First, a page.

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A vase of lilies

A vase of lilies

Vet Warns Cat Owners Not To Buy Lilies This Mother’s Day

2 months ago

9th March, 2024 16h59


RSPCA Head Vet Vanessa Howie has issued the warning ahead of Mothering Sunday to help pet owners avoid an unexpected trip to the vets this weekend.

Vanessa says: “Flowers are a lovely gift for Mother’s Day, and I, like many people, love receiving flowers whatever the occasion. But sadly some flowers and plants can be toxic to our pets so it’s important to avoid these.

“Lilies are by far the worst culprit because they are so popular at this time of year but people are not always aware of just how dangerous they are to cats. Cats can actually die from ingesting even a couple of petals from lilies, and the leaves, pollen, and water from the vase can be deadly to them too.

“It is very important that we get the message across that lilies are potentially lethal to cats and that even a little leaf could kill them. Even cutting the stamens out once they have opened is not enough. A small smudge of pollen can be transferred to a cat’s fur, and once a cat starts cleaning itself, they can quickly fall ill.”

“I’ve seen for myself how cats can suffer after lily poisoning and it is so distressing to see and heartbreaking for pet owners. 

“Thankfully, it’s really easy for the public to do their bit and help. We, of course, want to treat all the mums out there this Mother’s Day but if they are cat mums too please do not buy them lilies.” 

In 2021, Jasper, a grey and white kitten, sadly died after his owner was bought a bouquet of roses and lilies as a gift. The Croydon cat owner had no idea the flowers would be toxic to cats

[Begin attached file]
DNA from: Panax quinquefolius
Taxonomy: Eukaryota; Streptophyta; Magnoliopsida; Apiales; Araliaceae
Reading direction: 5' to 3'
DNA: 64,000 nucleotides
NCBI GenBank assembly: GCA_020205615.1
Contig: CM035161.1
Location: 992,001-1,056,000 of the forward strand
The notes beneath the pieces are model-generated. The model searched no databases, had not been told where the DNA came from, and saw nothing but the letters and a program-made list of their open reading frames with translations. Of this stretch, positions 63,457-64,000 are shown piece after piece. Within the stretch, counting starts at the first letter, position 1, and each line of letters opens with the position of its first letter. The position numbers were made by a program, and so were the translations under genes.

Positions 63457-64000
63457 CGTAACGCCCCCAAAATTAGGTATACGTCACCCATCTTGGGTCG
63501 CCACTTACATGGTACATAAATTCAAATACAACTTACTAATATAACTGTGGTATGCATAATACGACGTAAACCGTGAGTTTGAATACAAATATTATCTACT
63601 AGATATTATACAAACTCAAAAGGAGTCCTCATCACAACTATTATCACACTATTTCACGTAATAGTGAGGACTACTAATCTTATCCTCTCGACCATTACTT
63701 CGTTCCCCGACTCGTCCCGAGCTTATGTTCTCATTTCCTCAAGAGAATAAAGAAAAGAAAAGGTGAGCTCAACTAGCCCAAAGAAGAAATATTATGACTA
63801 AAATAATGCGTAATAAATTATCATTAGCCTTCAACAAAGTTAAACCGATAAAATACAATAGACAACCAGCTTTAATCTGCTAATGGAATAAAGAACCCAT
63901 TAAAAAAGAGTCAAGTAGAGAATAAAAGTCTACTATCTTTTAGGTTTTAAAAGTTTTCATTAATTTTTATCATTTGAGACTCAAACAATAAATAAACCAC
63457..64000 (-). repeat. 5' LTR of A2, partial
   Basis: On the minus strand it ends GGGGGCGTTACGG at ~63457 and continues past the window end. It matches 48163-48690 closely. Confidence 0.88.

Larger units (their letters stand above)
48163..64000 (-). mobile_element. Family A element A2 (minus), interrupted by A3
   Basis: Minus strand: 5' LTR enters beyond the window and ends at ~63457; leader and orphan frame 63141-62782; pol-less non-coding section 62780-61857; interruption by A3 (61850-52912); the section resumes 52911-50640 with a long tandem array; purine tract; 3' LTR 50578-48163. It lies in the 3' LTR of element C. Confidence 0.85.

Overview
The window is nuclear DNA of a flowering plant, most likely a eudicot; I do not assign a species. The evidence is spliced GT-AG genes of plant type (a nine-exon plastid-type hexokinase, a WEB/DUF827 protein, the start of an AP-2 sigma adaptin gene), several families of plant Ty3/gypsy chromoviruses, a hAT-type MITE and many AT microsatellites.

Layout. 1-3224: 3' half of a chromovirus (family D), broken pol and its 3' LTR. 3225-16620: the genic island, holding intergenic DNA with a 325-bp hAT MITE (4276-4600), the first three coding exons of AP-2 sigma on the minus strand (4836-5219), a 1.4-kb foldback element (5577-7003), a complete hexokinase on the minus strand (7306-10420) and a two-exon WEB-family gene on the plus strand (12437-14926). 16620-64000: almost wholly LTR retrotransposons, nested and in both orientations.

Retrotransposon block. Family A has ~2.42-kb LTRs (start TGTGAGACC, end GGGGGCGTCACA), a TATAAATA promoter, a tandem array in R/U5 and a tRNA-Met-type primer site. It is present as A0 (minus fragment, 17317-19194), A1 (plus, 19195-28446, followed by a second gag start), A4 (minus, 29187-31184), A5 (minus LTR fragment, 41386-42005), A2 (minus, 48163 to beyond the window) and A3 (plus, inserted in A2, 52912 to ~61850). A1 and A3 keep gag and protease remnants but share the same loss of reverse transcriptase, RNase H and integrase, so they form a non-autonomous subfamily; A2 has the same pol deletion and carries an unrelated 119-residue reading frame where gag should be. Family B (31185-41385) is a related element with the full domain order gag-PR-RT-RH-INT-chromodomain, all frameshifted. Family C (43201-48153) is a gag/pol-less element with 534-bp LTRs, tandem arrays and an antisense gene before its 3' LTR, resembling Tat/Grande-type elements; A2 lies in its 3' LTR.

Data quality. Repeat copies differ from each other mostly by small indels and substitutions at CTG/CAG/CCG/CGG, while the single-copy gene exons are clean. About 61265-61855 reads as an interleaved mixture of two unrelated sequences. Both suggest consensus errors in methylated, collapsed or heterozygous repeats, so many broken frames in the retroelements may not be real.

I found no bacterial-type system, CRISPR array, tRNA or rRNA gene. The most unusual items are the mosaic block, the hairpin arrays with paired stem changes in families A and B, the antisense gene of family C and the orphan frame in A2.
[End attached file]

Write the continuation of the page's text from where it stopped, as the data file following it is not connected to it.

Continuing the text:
Vanessa adds: “Other flowers such as tulips, holly and hyacinths can be toxic to cats and dogs although their toxicity is considered to be low. However, even non-toxic plants may cause some stomach upsets if ingested so it’s always important to remember to place flowers out of reach of pets.”

The RSPCA also reports that chocolate poisoning is the most commonly reported type of animal poisoning - so the charity is reminding people to keep Mother’s Day treats out of reach of cats and dogs.

Vet Vanessa says: “If you suspect that your pet has eaten chocolate, don’t delay in calling your vet first for advice on bringing them into the practice. Your vet will want to know how much chocolate your pet has eaten and what type. If possible, keep any labels and have your pet’s weight to hand.”

Signs that your pet could have been poisoned vary and can include any of the following:

“Ahead of the Mother’s Day celebrations, and as we all strive to create a better world for every animal, we urge pet owners to ensure the occasion is as pet-friendly as possible and share this advice with others to help us spread the word,” Vanessa adds.

For more information on toxic items and products, see the Veterinary Poisons Information Service.

To help the RSPCA continue rescuing, rehabilitating and rehoming animals in desperate need of care please visit:

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